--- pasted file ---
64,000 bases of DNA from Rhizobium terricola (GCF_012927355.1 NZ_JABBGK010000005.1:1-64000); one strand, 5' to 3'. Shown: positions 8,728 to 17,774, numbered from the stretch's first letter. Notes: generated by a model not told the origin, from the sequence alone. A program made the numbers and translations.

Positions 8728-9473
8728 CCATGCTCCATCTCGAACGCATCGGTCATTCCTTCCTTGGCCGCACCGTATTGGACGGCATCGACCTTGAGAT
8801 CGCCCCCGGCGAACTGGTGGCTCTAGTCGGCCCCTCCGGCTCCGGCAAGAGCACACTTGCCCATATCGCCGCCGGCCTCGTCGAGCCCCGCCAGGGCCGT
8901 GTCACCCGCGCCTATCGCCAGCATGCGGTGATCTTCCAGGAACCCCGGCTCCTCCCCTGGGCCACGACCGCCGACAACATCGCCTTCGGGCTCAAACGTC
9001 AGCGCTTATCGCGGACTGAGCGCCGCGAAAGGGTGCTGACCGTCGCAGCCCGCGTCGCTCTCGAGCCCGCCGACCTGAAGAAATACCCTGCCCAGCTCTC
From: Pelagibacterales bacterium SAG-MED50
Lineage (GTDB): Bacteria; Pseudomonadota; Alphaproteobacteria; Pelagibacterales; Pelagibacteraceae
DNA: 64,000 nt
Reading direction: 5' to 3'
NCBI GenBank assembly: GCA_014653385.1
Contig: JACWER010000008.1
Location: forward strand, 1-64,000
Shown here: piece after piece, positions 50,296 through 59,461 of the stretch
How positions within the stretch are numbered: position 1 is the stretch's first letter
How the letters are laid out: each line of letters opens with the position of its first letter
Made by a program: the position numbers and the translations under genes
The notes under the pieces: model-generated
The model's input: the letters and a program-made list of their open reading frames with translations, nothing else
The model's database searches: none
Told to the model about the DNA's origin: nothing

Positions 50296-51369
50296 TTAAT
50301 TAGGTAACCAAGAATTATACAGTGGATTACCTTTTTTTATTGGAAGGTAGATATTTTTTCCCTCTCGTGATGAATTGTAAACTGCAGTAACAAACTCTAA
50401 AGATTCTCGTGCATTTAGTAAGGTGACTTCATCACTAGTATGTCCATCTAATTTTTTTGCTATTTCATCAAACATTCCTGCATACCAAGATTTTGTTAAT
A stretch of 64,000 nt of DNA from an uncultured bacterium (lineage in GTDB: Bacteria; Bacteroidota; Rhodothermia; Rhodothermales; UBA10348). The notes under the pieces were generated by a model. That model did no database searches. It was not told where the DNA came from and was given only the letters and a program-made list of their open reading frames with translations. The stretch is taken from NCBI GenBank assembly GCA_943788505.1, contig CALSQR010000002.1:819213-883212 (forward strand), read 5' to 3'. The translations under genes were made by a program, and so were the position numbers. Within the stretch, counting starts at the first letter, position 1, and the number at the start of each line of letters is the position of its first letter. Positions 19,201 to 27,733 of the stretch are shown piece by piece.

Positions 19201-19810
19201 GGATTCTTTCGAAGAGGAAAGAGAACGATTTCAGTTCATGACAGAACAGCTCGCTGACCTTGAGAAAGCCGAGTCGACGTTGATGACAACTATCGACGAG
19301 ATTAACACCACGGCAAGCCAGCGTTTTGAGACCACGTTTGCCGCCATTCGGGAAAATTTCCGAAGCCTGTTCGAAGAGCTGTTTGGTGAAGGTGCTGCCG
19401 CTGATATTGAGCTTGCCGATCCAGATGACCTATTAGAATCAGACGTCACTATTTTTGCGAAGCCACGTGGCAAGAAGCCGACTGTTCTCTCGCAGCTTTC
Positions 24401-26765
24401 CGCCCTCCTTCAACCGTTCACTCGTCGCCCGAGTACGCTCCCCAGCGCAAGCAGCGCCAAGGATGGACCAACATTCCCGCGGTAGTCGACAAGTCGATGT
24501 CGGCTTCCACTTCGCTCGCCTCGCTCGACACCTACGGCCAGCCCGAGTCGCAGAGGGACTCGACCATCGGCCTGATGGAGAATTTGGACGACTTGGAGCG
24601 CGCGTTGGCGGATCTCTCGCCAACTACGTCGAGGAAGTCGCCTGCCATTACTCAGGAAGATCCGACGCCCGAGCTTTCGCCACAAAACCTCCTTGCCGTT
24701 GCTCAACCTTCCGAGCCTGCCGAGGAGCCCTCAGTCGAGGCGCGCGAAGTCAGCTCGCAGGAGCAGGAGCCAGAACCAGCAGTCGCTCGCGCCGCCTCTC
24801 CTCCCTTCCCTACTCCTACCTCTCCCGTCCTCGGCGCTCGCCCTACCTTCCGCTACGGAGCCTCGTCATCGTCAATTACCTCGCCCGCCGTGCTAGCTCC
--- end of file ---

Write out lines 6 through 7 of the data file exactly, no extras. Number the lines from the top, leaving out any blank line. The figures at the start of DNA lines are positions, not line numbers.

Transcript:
9001 AGCGCTTATCGCGGACTGAGCGCCGCGAAAGGGTGCTGACCGTCGCAGCCCGCGTCGCTCTCGAGCCCGCCGACCTGAAGAAATACCCTGCCCAGCTCTC
From: Pelagibacterales bacterium SAG-MED50